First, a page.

I am frequently asked by hiring managers and HR about what is happening in the market, and I have put together a short update on some of the current trends in technical recruitment in civil and structural engineering.
What are companies doing?
SME’s lead the charge
Over the last few months, SME companies have been the most active in looking to hire engineers and technicians. With little slack in their system, the impact of winning a new project, or someone leaving, means that these companies go from inactive to urgently in the recruitment market overnight.
Confidence, capability or cost?
Permanent, Permanent, Permanent; Companies are favouring permanent hires over and above taking on contractors. Now, and more than any time we can remember, a cynical view of ‘the contractor' is taking hold.
This is partly related to the elevated cost of contractors, partly due to companies wanting to build their in-house capability and some companies simply feeling more optimistic about their future workload. Many are holding out for the right permanent hire.
The hottest CV in town
Intermediate engineers (c. 4years experience post-graduation) are the hottest CVs in town, these engineers are able to join a business and get on to chargeable work quickly. If you have these engineers in your business, look after them. If you're trying to hire them, get good at selling your business and opportunity, they have their pick of projects and jobs, so you'll need to make yourself stand out.
Regional competition for talent
Whilst London continues to offer engineers and technicians the greatest variety of employment and project opportunities, we have seen Birmingham, Manchester, and Bristol catching up on a number of fronts. SME consultancies based in or with regional offices in these locations are becoming increasingly active. I suspect their lower cost base has been helping them to win projects.
Overall, most recruitment is still re-active and caused by a need to replace. A strong sense of caution is slowing down hiring decisions, and the risk-averse are being very picky about who they hire, even when it is a distressed purchase.
What are candidates doing?
Engineers are doing their homework
When searching for a new job, engineers are being “engineer-like”; their typical traits of analysis, detail orientation and thoroughness are driving their behaviour. And just like employers, engineers are doing their due diligence before making a decision.
Civil Engineers not moving
Civils candidates are especially cautious, only moving if they have to, which is creating severe candidate shortages. Structures candidates are behaving somewhat more speculatively, making things a lot more fluid.
Smaller Consultancies in favour
We are seeing a trend of engineers looking to move from large companies to SMEs becoming more prevalent. It's a professional and career driven choice; after having gained the support to become Chartered, they are looking for more involvement, responsibility, and variety from smaller projects or design-led consultancies.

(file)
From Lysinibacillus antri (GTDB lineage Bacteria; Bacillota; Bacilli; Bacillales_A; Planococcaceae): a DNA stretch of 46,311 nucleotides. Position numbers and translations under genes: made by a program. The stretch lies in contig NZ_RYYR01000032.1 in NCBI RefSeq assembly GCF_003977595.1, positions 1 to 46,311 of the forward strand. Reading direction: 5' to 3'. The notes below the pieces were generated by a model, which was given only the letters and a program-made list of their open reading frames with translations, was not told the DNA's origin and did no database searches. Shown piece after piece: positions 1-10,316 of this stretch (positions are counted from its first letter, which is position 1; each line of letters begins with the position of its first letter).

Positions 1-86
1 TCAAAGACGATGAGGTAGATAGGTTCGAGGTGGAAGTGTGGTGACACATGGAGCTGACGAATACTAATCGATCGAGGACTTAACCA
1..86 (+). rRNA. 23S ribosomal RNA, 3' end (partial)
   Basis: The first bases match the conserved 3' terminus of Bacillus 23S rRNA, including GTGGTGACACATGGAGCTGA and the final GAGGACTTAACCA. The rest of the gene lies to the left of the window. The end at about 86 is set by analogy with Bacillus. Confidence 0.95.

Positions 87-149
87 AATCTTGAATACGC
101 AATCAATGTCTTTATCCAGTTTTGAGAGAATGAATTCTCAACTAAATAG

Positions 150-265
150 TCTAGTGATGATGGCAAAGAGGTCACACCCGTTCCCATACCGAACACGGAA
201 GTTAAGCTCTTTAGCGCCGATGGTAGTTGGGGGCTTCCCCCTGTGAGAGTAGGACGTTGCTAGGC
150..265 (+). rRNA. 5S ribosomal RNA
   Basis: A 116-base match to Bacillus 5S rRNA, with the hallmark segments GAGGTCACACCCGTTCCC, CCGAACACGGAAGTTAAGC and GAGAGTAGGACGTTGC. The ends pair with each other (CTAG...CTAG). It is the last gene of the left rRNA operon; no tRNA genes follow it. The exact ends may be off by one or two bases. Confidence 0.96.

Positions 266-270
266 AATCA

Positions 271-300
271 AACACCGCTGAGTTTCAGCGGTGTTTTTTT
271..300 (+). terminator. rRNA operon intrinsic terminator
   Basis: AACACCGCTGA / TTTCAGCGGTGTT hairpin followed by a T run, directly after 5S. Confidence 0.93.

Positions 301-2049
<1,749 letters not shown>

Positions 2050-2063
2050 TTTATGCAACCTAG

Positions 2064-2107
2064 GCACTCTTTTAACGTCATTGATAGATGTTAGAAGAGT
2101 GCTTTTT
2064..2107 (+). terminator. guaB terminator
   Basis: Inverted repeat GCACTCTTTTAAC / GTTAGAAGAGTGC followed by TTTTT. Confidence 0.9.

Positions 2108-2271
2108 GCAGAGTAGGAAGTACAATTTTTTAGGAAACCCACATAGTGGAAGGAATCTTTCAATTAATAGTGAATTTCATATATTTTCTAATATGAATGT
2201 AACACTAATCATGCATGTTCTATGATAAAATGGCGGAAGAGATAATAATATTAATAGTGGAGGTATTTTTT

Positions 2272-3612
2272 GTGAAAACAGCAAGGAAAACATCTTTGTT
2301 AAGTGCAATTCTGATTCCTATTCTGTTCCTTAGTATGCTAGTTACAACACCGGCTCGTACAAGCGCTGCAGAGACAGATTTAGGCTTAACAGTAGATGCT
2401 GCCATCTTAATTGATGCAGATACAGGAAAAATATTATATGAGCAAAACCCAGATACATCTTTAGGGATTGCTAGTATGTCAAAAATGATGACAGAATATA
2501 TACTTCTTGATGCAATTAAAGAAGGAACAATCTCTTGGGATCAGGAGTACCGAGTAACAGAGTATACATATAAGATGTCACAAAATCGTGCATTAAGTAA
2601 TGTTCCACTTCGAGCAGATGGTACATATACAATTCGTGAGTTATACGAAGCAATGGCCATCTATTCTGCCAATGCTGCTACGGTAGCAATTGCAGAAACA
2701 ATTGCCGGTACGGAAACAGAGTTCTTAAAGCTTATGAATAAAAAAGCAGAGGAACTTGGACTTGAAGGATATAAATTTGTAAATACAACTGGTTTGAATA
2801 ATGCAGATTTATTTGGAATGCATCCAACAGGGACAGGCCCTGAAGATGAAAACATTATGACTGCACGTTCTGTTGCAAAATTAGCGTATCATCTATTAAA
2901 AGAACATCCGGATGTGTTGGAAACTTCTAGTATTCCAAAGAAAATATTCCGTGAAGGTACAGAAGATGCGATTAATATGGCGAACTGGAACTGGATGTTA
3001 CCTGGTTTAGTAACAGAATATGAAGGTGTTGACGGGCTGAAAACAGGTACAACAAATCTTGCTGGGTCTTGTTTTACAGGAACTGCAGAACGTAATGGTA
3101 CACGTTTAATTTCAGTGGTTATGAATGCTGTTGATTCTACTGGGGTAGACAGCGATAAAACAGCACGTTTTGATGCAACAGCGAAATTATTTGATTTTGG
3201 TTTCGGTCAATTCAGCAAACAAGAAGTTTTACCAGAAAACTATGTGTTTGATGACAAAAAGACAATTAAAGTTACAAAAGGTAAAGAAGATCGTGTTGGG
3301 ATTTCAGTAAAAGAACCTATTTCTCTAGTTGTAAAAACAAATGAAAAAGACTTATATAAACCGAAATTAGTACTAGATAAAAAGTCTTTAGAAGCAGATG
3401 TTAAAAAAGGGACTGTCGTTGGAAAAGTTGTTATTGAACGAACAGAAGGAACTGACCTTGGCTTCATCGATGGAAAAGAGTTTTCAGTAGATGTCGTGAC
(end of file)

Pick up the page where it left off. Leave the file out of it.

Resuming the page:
Even some of the best career contractors are experiencing big gaps between contracts, despite an uptick in hiring on HS2 & Crossrail2 earlier in 2018, there simply is not the demand for contractors anymore. Some are making the move back to permanent, but many are waiting for large infrastructure projects to ramp up, hoping the market will return soon.
What else is going on?
The end of the technician?
Technicians are in decline, we are seeing fewer and fewer technician jobs. Companies have been training up software savvy graduates, who can do their own drawings, and large companies have been offshoring CAD. It's no coincidence that many of the out of work career contractors are technicians.
Residential projects are keeping companies busy, but low margins are making companies hold back from growth. Many are keeping a watching brief, waiting for higher margin commercial projects to sign and move forward again.
Internal recruitment rethink
We are seeing larger companies questioning their internal recruitment strategies and are re-engaging with more recruiters. Large companies seem to be struggling to find the engineers they need and some are moving away from doing it all in-house.
Liability for contractors
The HMRC’s off-payroll tax consultation closes on the 10th of August, and many expect that the liability for determining a contractor’s employment status will move to employers in the private sector, just as it did in the public sector in April 2017. We are watching this closely and will update you with developments. If introduced, hopefully the implementation will be less chaotic this time.
BREXIT, its impact on signing projects and how it will affect the civil and structural skill pool, still looms large and hopefully as the year progresses and with the UK Government's, recent announcement of the long-awaited settlement scheme, the picture should become clearer.
These are unusual times for civil and structural engineering. Cautious businesses at the same time as candidate shortages make the future very difficult to predict.
It will not take many projects starting up at the same time to re-kickstart the market for contractors, but right now it feels like it is more a question of if, than when?
I will update you again in the autumn, but in the meantime, if you would like to discuss any aspect of this update or any employment and recruitment matters, please get in touch.
Associate Director of the Built Environment – FRAME Recruitment